Washoe County Commissioners move forward on 1st reading to amend Tahoe Area Plan

INCLINE VILLAGE, Nev. — The Washoe County Board of Commissioners on Tuesday moved forward on the first reading of an ordinance to amend Washoe County code and the Tahoe Area Plan in order to allow single-family dwellings in a commercial zone of Incline Village.

The next step will be a second reading before it is fully approved. It will likely be brought to the commissioners again for the second reading and a possible adoption of the ordinance on Jan. 17.

Although District 1 Commissioner Alexis Hill had multiple questions for Washoe County Senior Planner Courtney Weiche regarding the potential need for a special use permit for the project, she overall decided the first reading was the right step forward, with the need to continue to look at affordable and workforce housing in Tahoe in the coming year. 

“I’m going to introduce it for one of many things,” said Hill. “I think it is very difficult to develop multi-family in Incline Village and Crystal Bay. I don’t think I have to explain this to the board or anyone in the community. So I have a hard time requiring even a special use permit because I don’t know what that will do to incentivize multi-family versus still just going through the entitlement process if you want your single family condos.

“I think this board has work to do on both the Tahoe Area Plan amendments and workforce housing and affordable housing in Washoe County, so I look forward to tackling those as a board moving forward and I’m hoping that this board will support that,” Hill added.

Hill noted prior to the board meeting that if someone should appeal the approval by the Planning Commission or the commissioners, there would be a separate process to go through. 

“If approved, it would then go to the TRPA,” said Hill. “At that point it would be sponsored by the county since the county approved it, and it would be a county amendment to go before the TRPA board.” 

The resolution seen first by the Planning Commission was to amend Washoe County Code Chapter 110 (Developmental Code), Article 220 (Tahoe Area), Section 110.220.145, which is the Incline Village Commercial Regulator Zone Special Area 1, to add single family dwellings limited to air space condominiums, as allowed in the area. The amendment would also cover code regarding special policies for the zone. 

The need for an amendment came after developers began working on applications for the 947 Tahoe project, which would see air space condominiums in a space originally outlines for either multi-family or affordable housing. Although the Tahoe Area Plan outlined the space for two types of housing, Hill made it clear that the land is not specifically designated for anything.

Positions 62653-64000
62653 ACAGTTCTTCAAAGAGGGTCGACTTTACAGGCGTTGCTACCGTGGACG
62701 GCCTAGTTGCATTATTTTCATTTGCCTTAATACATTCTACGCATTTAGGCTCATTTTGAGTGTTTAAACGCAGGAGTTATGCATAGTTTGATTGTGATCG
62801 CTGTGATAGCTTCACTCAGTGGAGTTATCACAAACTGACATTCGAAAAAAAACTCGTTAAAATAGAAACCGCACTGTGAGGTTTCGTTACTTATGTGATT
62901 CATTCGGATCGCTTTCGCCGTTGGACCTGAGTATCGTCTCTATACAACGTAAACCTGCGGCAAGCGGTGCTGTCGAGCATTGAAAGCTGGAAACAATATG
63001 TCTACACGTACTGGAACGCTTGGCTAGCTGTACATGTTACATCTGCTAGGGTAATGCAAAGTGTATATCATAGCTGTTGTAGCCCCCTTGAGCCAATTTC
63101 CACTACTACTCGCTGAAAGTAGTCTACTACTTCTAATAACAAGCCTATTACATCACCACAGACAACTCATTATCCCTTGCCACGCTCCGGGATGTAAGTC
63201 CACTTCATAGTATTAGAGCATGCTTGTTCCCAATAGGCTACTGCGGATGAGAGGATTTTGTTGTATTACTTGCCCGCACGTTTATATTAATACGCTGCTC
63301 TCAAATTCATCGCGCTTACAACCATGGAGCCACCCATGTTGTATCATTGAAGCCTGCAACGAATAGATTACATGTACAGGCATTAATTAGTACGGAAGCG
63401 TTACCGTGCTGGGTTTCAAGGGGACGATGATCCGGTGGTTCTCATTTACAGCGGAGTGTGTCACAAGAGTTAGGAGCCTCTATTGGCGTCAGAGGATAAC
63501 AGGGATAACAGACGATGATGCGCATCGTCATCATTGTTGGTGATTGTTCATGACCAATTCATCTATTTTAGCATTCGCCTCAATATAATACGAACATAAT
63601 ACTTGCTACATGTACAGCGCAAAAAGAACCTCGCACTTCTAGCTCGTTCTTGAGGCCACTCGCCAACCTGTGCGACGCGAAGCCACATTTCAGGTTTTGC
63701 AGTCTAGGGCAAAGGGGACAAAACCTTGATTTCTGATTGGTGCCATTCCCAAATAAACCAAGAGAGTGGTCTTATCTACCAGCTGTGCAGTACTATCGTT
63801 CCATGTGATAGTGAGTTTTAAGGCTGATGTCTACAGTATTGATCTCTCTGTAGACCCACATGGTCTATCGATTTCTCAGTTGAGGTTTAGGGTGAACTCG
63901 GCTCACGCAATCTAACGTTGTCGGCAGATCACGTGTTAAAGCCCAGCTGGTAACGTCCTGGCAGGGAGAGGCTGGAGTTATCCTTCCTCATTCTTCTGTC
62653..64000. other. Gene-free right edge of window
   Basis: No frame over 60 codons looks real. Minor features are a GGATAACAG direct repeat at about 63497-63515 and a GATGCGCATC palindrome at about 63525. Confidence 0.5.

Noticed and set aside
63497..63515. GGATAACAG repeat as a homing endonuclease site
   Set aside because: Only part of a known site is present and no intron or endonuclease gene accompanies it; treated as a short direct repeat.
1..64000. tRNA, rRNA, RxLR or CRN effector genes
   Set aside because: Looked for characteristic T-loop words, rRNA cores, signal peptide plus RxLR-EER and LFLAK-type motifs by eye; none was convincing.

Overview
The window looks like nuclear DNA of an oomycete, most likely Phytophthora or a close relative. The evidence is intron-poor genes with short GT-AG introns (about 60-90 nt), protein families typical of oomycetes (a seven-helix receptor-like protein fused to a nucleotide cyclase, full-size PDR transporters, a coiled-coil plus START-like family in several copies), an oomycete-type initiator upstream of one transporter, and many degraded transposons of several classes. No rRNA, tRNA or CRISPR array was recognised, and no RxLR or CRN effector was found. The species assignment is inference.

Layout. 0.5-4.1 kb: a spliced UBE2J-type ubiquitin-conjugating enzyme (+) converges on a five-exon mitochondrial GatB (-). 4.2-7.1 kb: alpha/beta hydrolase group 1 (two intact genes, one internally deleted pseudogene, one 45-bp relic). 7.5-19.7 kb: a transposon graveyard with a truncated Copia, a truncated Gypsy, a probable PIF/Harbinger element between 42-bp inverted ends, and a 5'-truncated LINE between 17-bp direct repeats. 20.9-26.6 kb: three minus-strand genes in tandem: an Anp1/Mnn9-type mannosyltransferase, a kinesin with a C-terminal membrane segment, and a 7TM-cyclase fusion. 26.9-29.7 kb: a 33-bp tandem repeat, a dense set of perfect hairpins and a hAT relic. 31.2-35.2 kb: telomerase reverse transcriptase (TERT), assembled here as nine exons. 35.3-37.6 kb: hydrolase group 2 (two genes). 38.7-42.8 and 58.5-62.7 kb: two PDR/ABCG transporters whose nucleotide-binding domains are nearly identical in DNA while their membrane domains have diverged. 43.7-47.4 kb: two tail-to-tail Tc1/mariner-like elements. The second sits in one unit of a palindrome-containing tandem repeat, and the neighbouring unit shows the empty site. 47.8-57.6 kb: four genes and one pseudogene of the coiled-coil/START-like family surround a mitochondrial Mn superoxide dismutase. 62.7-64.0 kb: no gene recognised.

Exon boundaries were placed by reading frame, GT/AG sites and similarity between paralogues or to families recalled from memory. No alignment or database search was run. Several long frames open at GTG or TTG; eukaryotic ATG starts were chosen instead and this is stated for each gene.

“Just because the Area Plan outlined that it was multi-family only doesn’t mean that it was designated for that,” said Hill. “We don’t have a designation like that in the Area Plan. We’re working on that.” 

Benefits of the amendment include a fulfilled Area Plan vision to increase density in town centers, along with increasing housing opportunities and promoting walkability and biking. 

One of the ways that Hill is looking to designate areas for affordable housing is through work with the Tahoe Prosperity Center, which recently completed a study with the county to discover ways to improve Washoe Tahoe (Incline Village/Crystal Bay) in terms of affordable and workforce housing. 

“We’re working on community outreach and input on these different plan strategies that came out of the needs assessment,” Hill said. “It’s the Washoe Tahoe Housing Roadmap … That will be moving forward in the early part of next year of different policies to change the area plan to incentivize workforce housing.” 

The assessment found that Incline Village and Crystal Bay have become homogenous and a more exclusive community overall. 

“Little to no growth in population, housing units, or jobs has occurred over the past decade,” reads the assessment, “but shifts in resident characteristics show that the community is pushing out young local families and core employees in exchange for older, more affluent families and seniors.” 

The assessment outlines solutions and ways to help the community thrive again, but require more work from the county and Tahoe Prosperity Center before being able to come to fruition. 

Overall, some community members are worried about the precedent it would set to allow single-family residences in a place outlined for workforce housing. Others are excited for new development and change in what seems to be a stagnant district. 

To view the entire meeting, visit

Support Local Journalism

Support Local Journalism

Readers around the Lake Tahoe Basin and beyond make the Tahoe Tribune's work possible. Your financial contribution supports our efforts to deliver quality, locally relevant journalism.

Now more than ever, your support is critical to help us keep our community informed about the evolving coronavirus pandemic and the impact it is having locally. Every contribution, however large or small, will make a difference.

Your donation will help us continue to cover COVID-19 and our other vital local news.